Scientific supercomputing: Teaching practical skills for credit
presentationposted on 10.03.2020 by Joseph Lane
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While theoretical modelling and simulation are increasingly used in research, postgraduate students are typically expected to learn these skills outside of the formal credit-bearing papers that make up their degrees.
The University of Waikato recently undertook a complete redesign of its postgraduate Science qualifications, including the redevelopment of all of the underlying papers. As part of the review process, focus groups were held with both current and former postgraduate students. One of the key themes that emerged through these focus groups was a desire to “learn through doing”, with more focus on skills development rather than fact recollection. In response to that feedback, a new postgraduate paper, SCIEN511 – Scientific Supercomputing, was established, which provides a practical introduction to undertaking scientific research on a supercomputer. The paper assumes no prior computational experience and is intended for science students from a broad range of disciplines.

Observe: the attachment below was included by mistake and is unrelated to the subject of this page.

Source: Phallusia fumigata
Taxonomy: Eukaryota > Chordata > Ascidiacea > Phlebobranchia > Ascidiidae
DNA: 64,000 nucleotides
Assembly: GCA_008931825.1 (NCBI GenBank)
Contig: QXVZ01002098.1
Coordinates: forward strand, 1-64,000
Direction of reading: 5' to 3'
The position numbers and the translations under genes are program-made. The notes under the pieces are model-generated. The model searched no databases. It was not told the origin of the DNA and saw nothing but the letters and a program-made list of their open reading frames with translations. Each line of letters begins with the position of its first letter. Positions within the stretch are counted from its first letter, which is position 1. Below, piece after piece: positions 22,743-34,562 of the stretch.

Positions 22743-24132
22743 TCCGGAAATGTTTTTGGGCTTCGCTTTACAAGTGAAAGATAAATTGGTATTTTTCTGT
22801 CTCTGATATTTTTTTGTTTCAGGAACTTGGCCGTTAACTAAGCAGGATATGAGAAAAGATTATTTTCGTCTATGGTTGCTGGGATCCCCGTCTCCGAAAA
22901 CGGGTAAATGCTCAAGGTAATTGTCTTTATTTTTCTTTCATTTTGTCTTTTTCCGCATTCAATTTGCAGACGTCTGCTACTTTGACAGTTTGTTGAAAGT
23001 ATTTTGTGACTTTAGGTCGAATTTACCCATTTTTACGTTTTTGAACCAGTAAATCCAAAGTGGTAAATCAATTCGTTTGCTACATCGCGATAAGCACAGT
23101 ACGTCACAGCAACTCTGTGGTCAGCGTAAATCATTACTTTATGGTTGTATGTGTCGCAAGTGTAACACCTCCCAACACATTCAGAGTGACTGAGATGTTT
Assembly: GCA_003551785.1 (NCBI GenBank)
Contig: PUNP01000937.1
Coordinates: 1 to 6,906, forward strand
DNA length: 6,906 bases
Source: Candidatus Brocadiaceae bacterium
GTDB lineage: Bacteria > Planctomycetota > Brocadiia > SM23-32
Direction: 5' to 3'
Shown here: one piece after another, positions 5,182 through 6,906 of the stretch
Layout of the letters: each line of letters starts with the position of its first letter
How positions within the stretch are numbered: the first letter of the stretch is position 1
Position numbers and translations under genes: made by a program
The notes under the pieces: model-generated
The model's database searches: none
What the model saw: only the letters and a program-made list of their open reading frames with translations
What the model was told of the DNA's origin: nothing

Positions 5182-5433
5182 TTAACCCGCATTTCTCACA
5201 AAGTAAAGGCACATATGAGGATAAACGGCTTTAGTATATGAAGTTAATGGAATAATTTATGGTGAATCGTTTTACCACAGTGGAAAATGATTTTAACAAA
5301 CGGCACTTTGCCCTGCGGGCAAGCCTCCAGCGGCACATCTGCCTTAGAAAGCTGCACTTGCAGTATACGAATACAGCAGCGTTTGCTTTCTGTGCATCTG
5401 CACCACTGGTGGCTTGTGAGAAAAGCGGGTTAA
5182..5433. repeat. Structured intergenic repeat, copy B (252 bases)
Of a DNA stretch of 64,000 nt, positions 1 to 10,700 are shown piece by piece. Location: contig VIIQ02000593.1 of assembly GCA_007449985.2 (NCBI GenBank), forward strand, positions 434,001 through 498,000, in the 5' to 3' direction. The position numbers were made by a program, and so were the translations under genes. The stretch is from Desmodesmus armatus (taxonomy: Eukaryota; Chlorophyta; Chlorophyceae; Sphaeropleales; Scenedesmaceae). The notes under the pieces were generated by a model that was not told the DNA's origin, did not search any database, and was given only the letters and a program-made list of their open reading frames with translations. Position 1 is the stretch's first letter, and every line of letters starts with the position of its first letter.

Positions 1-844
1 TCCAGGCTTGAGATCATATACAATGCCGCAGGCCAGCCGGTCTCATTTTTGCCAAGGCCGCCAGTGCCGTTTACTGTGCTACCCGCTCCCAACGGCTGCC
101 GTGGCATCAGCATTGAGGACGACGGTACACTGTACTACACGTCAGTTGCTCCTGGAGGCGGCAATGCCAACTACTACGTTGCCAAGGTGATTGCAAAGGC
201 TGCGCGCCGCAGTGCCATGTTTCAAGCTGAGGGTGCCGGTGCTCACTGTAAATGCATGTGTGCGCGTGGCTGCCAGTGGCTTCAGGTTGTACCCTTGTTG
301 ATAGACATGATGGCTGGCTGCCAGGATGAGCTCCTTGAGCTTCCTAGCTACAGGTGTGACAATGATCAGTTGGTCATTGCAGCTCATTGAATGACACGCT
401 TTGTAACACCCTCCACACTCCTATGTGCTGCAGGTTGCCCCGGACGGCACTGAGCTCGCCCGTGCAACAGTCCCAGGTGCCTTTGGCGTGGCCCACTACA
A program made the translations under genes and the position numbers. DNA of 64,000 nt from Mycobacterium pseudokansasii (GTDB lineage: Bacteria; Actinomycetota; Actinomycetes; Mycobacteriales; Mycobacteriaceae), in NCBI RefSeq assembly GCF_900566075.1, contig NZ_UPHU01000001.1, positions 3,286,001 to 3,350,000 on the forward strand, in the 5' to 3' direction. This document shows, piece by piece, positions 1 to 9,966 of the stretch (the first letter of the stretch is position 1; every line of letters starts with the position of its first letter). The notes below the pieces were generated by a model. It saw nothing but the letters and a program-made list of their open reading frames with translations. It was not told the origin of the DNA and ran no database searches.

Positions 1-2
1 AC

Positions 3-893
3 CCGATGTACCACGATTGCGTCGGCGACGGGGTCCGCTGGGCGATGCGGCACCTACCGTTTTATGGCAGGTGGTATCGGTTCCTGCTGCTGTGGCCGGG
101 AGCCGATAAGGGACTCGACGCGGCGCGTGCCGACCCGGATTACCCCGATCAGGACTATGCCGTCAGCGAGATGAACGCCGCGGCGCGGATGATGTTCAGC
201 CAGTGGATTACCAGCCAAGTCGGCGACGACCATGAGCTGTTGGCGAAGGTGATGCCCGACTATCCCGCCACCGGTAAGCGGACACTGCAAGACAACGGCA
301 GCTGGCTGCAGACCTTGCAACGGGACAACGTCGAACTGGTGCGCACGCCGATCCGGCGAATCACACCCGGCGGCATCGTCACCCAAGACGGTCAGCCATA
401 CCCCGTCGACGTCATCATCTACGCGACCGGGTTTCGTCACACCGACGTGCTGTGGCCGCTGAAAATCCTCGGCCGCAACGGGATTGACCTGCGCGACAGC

In this presentation, I will outline my experience in developing and teaching SCIEN511 – Scientific Supercomputing, reflecting on the successes and challenges of running the paper for the first time. A close collaboration with the NeSI team ensured a great outcome for the enrolled students.
ABOUT THE AUTHOR(S)
Associate Professor Jo Lane is a computational chemist at the University of Waikato and is currently Deputy Dean for the School of Science. Jo obtained his BSc(Hons) and PhD from the University of Otago.